This concern is also shared by those who tucked away pre-tax savings in Health Care Flexible Savings Accounts (HCFSAs) to cover eligible health care expenditures. With hospitals postponing elective procedures and patients skittish about entering health care facilities, savers simply aren't racking up enough receipts to deplete their FSA balances.

Both groups can now breathe a sigh of relief, since new guidance from the IRS will allow most employees to make midyear pre-tax contribution adjustments to their Health Care and Dependent Care FSAs, which typically aren't permitted once enrollment elections are set.

Historically, the only exception to this rule was if an employee experienced a Qualifying Life Event (QLE), defined by the IRS as a marriage, divorce, job change, birth or adoption of a child, or when a dependent child reaches age 26.

In addition to allowing midyear savings account adjustments, the IRS is also permitting midyear health plan enrollment changes.

Read More
Topics: Legislation, HSAs, FSAs, COVID-19

Related posts

Some Reluctant to Return to Work; The Impact on PPP Loans and Unemployment Benefits

Jeff Griffin

As states begin to ease stay-at-home orders, businesses that shut down to minimize the spread of COVID-19 are starting to reopen. But as some employers are finding out, not every employee is ready to get back to work.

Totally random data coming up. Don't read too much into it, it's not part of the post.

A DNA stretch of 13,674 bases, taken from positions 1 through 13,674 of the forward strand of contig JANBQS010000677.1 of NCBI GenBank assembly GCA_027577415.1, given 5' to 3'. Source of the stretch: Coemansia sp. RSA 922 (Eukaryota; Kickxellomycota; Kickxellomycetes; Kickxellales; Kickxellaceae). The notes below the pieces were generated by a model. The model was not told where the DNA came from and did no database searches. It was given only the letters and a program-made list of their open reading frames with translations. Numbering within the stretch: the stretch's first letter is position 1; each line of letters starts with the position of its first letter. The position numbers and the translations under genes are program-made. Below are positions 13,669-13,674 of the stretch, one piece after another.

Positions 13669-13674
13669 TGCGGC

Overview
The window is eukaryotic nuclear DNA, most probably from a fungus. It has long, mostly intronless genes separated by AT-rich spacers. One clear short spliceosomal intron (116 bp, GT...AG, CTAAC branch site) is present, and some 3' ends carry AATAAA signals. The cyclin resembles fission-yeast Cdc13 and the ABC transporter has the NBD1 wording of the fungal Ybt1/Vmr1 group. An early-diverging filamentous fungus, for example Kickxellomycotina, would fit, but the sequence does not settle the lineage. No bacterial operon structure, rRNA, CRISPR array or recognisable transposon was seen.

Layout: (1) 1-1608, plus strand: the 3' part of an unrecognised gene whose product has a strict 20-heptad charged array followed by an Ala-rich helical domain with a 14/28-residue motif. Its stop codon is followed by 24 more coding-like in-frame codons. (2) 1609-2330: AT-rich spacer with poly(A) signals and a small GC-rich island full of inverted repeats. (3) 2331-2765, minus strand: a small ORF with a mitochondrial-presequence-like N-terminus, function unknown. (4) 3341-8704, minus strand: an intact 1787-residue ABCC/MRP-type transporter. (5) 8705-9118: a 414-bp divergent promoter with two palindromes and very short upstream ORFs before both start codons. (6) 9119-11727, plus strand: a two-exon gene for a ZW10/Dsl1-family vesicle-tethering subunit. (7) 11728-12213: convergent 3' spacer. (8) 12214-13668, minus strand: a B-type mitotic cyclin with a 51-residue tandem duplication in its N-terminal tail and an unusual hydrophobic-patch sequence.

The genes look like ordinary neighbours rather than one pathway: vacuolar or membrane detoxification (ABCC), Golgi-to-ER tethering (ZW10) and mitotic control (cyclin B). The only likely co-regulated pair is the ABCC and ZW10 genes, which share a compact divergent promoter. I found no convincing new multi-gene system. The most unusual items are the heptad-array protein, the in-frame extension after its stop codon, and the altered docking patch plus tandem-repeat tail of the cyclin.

Companies that took out loans under the Paycheck Protection Program (PPP) are worried that their staffs' reluctancy to return to work will put their PPP loans in jeopardy of having to be paid back. (Loans under the PPP are only forgivable if employers rehire the same number of full-time employees they used to calculate their PPP loan amount in the first place.)

At the same time, employees who are turning down call-backs from their employers are worried they will no longer be able to collect unemployment benefits, made significantly richer under the CARES Act coronavirus stimulus bill. The New York Times estimates workers in more than half of states are receiving more in unemployment benefits than they did from their normal salaries.

Recognizing this quandary for employers and employees, here's what the Small Business Administration (SBA) and the Department of Labor (DOL) are doing to address this.

Read More
Topics: Legislation, COVID-19, Reopening For Business

Related posts

The Financial Impact of COVID-19 On Self-Funded Employer-Sponsored Group Health Plans